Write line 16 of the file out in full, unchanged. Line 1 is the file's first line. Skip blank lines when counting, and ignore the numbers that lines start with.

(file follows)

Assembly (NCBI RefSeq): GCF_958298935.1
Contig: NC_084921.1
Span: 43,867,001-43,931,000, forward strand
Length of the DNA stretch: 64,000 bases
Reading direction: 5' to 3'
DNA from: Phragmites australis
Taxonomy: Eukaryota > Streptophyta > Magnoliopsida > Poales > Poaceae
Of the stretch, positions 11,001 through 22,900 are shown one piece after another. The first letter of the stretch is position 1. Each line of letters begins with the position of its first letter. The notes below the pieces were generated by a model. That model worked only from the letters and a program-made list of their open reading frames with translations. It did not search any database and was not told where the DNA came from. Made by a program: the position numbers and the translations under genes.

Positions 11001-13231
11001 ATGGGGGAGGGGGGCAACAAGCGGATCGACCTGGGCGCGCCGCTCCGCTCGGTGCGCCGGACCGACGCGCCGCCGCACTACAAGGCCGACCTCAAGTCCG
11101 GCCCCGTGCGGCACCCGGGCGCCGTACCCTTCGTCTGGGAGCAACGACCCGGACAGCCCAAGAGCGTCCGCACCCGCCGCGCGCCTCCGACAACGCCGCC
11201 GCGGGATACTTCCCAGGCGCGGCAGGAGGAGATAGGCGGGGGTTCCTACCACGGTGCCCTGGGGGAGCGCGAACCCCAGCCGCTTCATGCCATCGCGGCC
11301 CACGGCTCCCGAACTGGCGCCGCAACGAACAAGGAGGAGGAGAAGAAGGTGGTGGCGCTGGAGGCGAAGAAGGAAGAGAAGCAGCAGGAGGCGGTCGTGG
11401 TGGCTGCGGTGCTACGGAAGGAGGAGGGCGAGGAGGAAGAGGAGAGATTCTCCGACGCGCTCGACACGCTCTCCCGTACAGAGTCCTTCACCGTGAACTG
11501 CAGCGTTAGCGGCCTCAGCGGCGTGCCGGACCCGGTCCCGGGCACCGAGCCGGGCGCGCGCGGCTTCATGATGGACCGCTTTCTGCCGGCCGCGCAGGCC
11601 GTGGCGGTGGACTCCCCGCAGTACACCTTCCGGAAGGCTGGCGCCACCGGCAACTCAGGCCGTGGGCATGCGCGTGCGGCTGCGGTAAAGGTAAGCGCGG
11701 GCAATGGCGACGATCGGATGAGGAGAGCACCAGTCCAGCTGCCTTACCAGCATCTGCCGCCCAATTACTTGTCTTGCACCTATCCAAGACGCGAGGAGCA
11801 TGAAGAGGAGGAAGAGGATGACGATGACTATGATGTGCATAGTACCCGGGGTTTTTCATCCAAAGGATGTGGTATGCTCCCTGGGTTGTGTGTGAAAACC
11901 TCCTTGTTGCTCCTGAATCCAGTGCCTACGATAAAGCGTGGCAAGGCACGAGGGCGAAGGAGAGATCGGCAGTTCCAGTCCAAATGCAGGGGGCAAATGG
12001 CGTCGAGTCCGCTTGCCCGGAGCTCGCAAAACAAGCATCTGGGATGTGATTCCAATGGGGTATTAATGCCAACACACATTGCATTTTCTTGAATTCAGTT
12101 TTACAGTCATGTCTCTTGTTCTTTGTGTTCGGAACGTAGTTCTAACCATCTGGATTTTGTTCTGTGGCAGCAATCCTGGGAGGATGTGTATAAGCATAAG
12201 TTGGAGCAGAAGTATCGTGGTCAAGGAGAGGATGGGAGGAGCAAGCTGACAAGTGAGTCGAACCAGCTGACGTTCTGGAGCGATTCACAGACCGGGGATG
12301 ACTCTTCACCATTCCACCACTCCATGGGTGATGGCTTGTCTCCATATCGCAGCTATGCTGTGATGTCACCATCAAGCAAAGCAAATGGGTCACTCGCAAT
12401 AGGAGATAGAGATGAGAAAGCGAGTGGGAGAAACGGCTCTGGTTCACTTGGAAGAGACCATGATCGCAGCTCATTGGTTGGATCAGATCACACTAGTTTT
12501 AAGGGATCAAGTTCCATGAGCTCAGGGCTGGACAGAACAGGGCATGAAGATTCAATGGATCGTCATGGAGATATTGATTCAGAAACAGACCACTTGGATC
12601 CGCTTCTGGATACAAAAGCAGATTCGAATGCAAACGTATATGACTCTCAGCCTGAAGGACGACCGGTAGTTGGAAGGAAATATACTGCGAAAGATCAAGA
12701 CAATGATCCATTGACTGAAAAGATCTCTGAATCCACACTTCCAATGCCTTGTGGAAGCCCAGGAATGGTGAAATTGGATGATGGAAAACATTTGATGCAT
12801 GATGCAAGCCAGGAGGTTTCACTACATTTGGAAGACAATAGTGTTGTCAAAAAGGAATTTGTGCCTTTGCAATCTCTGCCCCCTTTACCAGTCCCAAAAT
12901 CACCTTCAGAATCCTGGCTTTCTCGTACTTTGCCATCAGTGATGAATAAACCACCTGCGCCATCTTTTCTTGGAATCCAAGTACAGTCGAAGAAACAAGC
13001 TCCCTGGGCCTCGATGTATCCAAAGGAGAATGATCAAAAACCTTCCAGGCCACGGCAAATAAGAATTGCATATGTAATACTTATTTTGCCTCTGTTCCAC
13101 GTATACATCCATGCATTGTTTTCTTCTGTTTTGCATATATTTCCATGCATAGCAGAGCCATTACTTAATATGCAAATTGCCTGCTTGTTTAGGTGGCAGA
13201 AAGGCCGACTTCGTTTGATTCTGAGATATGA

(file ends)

11601 GTGGCGGTGGACTCCCCGCAGTACACCTTCCGGAAGGCTGGCGCCACCGGCAACTCAGGCCGTGGGCATGCGCGTGCGGCTGCGGTAAAGGTAAGCGCGG